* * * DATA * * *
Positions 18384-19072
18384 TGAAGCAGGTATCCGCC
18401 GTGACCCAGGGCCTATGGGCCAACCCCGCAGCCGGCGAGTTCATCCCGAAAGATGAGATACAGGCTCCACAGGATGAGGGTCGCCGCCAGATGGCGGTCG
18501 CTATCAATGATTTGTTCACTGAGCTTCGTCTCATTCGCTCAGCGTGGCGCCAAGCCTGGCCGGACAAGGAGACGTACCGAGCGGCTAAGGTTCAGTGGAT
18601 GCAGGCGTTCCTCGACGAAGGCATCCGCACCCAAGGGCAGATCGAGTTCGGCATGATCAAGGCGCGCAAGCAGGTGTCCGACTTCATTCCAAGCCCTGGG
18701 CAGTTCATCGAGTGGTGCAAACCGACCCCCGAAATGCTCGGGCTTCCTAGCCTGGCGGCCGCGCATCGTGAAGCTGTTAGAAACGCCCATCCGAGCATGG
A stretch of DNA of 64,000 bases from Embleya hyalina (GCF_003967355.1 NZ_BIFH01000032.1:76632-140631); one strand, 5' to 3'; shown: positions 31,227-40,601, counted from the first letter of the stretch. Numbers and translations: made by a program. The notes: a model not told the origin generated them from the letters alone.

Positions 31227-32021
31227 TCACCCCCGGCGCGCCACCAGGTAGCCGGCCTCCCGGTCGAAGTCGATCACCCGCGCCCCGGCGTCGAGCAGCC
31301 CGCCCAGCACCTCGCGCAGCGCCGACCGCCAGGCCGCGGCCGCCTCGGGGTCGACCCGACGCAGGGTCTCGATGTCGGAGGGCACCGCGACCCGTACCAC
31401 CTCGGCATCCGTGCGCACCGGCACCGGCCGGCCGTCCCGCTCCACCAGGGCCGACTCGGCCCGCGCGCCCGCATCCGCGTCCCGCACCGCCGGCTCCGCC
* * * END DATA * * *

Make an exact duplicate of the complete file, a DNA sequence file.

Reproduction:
Positions 18384-19072
18384 TGAAGCAGGTATCCGCC
18401 GTGACCCAGGGCCTATGGGCCAACCCCGCAGCCGGCGAGTTCATCCCGAAAGATGAGATACAGGCTCCACAGGATGAGGGTCGCCGCCAGATGGCGGTCG
18501 CTATCAATGATTTGTTCACTGAGCTTCGTCTCATTCGCTCAGCGTGGCGCCAAGCCTGGCCGGACAAGGAGACGTACCGAGCGGCTAAGGTTCAGTGGAT
18601 GCAGGCGTTCCTCGACGAAGGCATCCGCACCCAAGGGCAGATCGAGTTCGGCATGATCAAGGCGCGCAAGCAGGTGTCCGACTTCATTCCAAGCCCTGGG
18701 CAGTTCATCGAGTGGTGCAAACCGACCCCCGAAATGCTCGGGCTTCCTAGCCTGGCGGCCGCGCATCGTGAAGCTGTTAGAAACGCCCATCCGAGCATGG
A stretch of DNA of 64,000 bases from Embleya hyalina (GCF_003967355.1 NZ_BIFH01000032.1:76632-140631); one strand, 5' to 3'; shown: positions 31,227-40,601, counted from the first letter of the stretch. Numbers and translations: made by a program. The notes: a model not told the origin generated them from the letters alone.

Positions 31227-32021
31227 TCACCCCCGGCGCGCCACCAGGTAGCCGGCCTCCCGGTCGAAGTCGATCACCCGCGCCCCGGCGTCGAGCAGCC
31301 CGCCCAGCACCTCGCGCAGCGCCGACCGCCAGGCCGCGGCCGCCTCGGGGTCGACCCGACGCAGGGTCTCGATGTCGGAGGGCACCGCGACCCGTACCAC
31401 CTCGGCATCCGTGCGCACCGGCACCGGCCGGCCGTCCCGCTCCACCAGGGCCGACTCGGCCCGCGCGCCCGCATCCGCGTCCCGCACCGCCGGCTCCGCC